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Farland v. Liberty Insurance Corporation

Supreme Court of Idaho, Boise

January 30, 2019

RYAN MC FARLAND and KATHRYN MC FARLAND, Plaintiffs-Appellants,
v.
LIBERTY INSURANCE CORPORATION, Defendant-Respondent.

          Appeal from the District Court of the Fourth Judicial District, State of Idaho, Ada County. Hon. Lynn G. Norton, District Judge.

          District court award of summary judgment in favor of insurance company reversed and remanded for further proceedings consistent with this opinion.

          McFarland Ritter, Meridian, for appellant. Ryan T. McFarland argued.

          Anderson Julian & Hull, Boise, for respondent. Robby J. Perucca argued.

          Burdick, chief justice

         The appellants in this case, Ryan and Kathryn McFarland, own real property in Garden Valley, Idaho. The property features three structures: a main cabin; a detached garage with an upstairs "bonus room"; and a pump house containing a geothermal well. The McFarlands insured the property with a policy through the respondent, Liberty Mutual Insurance Group, Inc. ("Liberty"). The policy provides two types of coverage for structures. Coverage A ("Dwelling Coverage") provides up to $188, 500 in coverage for "the dwelling on the 'residence premises'. . . including structures attached to the dwelling . . ." and Coverage B ("Other Structures Coverage") provides up to $22, 350 for "other structures on the 'residence premises' set apart from the dwelling by clear space."

         In February 2017, a radiant heater burst in the bonus room and damaged the garage and its contents. After the McFarlands filed a claim, Liberty stated that the damage was covered under the policy. Believing the damage to fall under the Dwelling Coverage, the McFarlands hired contractors to repair the damage. However, after Liberty paid out a total of $23, 467.50 in March 2017, Liberty stated that the coverage was exhausted because the damage fell under the Other Structures Coverage. This led the McFarlands to file a complaint in Ada County district court in July 2017, in which they alleged, among other claims, breach of contract based on Liberty's interpretation of the policy. The parties filed cross motions for summary judgment on the issue of whether the damage fell under the Dwelling Coverage or the Other Structures Coverage. Ruling that the policy unambiguously provided coverage for the garage under the Other Structures Coverage, the district court denied the McFarlands' motion and granted Liberty's. The McFarlands timely appealed. We reverse the award of summary judgment and remand the case for further proceedings.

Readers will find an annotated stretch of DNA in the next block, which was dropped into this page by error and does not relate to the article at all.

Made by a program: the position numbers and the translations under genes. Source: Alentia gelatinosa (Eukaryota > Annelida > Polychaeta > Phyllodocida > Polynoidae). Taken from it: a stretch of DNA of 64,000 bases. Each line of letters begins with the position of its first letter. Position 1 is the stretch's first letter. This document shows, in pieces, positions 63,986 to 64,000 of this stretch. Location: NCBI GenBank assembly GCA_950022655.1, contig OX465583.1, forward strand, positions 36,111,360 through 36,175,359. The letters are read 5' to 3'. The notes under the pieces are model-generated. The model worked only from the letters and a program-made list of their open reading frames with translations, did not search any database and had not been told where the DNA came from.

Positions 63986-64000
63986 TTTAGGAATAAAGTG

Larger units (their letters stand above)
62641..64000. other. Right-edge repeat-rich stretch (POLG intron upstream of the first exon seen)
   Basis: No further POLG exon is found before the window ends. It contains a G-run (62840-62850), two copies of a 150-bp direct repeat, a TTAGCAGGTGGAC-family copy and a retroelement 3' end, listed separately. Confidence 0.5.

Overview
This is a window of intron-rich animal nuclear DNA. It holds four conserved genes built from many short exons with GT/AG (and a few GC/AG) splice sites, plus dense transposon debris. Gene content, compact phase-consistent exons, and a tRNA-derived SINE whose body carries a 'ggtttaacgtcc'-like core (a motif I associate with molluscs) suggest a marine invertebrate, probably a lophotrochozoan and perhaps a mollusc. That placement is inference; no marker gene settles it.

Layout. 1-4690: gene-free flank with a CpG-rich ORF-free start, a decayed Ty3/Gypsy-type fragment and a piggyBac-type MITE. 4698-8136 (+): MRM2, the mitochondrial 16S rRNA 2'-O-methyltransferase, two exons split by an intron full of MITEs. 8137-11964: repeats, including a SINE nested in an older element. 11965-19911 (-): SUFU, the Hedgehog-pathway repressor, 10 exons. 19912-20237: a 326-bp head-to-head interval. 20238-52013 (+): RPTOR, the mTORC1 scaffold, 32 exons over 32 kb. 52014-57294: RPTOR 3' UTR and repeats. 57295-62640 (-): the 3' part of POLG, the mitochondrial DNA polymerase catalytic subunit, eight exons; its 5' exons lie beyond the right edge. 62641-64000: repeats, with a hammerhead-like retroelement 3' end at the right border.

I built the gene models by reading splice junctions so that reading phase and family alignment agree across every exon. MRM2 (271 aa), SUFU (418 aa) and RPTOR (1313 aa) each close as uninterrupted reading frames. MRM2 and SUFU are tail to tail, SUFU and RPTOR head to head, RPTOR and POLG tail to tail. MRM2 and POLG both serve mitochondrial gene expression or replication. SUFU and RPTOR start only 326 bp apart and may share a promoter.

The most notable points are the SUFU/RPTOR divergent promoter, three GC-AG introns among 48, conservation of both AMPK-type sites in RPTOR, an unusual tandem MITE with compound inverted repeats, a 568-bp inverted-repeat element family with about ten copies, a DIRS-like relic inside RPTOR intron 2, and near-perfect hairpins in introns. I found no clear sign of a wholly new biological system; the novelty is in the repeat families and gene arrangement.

I. FACTUAL AND PROCEDURAL BACKGROUND

         The McFarlands own roughly one acre of vacation property in Boise County, Idaho. The vacation property features three structures: (1) a cabin, containing a kitchen, bathroom, and bedroom; (2) a freestanding building which features a bonus room atop a garage; and (3) a freestanding pump house which pumps geothermal water from a well to the other structures for heat.

         According to the McFarlands, Kathryn McFarland contacted Liberty around September 2015 to purchase a homeowner's insurance policy for the vacation property. Kathryn described all three structures and explained that the McFarlands regularly used the garage and bonus room as a place for family members to recreate, work, and sleep. Liberty issued the McFarlands a policy providing for four types of coverage: the Dwelling Coverage; the Other Structures Coverage; Coverage C - Personal Property; and Coverage D - Loss of Use.

         The Dwelling Coverage provides:

We cover:
1. The dwelling on the "residence premises" shown in the Declarations, including structures attached to the dwelling; and
2. Materials and supplies located on or next to the "residence premises" used to construct, alter or repair the dwelling or other structures on the "residence premises."

         This coverage does not apply to land, including land on which the dwelling is located.

         The policy does not define "dwelling," but does define "residence premises" as:

a. The one family dwelling, other structures, and grounds; or
b. That part of any other building;

         where you reside and which is shown as the "residence premises" in the Declarations.

         "Residence premises" also means a two family dwelling where you reside in at least one of the family units and which is shown as the "residence premises" in the Declarations.

         Like the Dwelling Coverage, the Other Structures Coverage also defines its coverage by reference to the "residence premises":

         We cover other structures on the "residence premises" set apart from the dwelling by clear space. This includes structures connected to the dwelling by only a fence, utility line, or similar connection.

         This coverage does not apply to land, including land on which the ...


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